As I see a 1927 under the record, my guess is that they married in December, 1926. When I added this record to Fred’s tree, I noticed that Ancestry added parents for Walter. I had to turn the page on the marriage record to find this:

They say in genealogy every solution causes two more problems. Here are Fred’s grandparents: Ernst Reuter and Augusta Grote(?); and Richard Wolf and Anna Fritsch(?). The penmanship is actually quite good. Interestingly, Anna’s witness was also a Fritsch. Now the Ancestry computer cogs are turning and they think they have some clues as shown by the green leaves:

However, they don’t seem so sure about Walter’s parents.

Two Ancestry Hints for Walter

The two Ancestry hints for Walter were the 1930 and 1940 US Census. Here is Walter in 1940 with a young child:

Now I see that Anna Marie was from Austria. Fred did mention the Austria-Hungarian Empire to me.

The 1930 Census is important as it gives immigration information:

Walter was a recent immigrant of only about a year and his wife arrived in the country 1915.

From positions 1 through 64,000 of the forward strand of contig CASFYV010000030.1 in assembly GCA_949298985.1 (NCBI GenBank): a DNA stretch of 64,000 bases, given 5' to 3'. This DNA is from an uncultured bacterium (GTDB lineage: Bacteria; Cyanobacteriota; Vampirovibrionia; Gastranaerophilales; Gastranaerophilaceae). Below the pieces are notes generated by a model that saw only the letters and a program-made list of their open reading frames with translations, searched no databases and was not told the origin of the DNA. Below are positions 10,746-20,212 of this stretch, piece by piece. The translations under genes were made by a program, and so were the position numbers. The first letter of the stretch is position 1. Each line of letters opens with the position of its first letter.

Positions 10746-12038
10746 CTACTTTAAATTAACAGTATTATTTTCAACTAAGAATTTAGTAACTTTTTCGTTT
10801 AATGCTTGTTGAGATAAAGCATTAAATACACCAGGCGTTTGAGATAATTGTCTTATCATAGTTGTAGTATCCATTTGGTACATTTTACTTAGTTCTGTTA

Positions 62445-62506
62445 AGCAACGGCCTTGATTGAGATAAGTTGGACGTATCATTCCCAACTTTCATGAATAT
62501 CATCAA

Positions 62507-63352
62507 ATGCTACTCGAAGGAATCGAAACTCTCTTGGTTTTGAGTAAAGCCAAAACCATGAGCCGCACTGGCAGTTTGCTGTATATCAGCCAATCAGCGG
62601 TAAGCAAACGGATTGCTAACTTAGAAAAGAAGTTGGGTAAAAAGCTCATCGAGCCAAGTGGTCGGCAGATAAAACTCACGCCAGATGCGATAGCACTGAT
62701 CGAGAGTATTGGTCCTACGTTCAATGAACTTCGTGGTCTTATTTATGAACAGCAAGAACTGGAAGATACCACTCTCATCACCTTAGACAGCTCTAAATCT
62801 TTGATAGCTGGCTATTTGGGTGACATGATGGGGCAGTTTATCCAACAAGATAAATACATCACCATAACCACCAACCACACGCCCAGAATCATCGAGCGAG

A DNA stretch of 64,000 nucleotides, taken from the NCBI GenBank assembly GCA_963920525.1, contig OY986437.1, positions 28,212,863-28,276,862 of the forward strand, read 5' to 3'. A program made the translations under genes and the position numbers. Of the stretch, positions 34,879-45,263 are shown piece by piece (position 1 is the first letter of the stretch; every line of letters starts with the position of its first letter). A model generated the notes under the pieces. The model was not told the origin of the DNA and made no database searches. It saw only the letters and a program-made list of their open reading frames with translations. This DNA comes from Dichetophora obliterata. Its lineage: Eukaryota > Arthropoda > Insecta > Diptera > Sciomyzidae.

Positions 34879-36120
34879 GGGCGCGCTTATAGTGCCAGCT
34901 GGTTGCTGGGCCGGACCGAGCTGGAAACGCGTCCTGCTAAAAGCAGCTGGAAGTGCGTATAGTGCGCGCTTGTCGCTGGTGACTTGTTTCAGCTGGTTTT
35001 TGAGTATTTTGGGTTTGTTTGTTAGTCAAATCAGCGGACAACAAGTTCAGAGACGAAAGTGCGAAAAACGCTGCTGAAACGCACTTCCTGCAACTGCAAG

Back to the Old Country

Next, I did a search for Walter’s dad Ernst at Ancestry:

This was the first record that popped up at Ancestry. It certainly seems like the right couple. And they were married in time to have Walter in 1895. We have a lot of new basic information here. Now we know when Ernst was born and married and where he was born and married.

Some German Geography

Before I rush into the past with more dates and names, I thought it would be a good idea to look into some geography. Where is Holzminden and Oerlinghausen?

Oerlinghausen is at the top left of the map and Holzminden is the bottom right outlined in red. Apparently Holzminden is a town and a district.  The 5 mile scale is also at the bottom right of the map. I suppose these two Towns were 30 or so miles from each other. Here is a street view of Holzminden: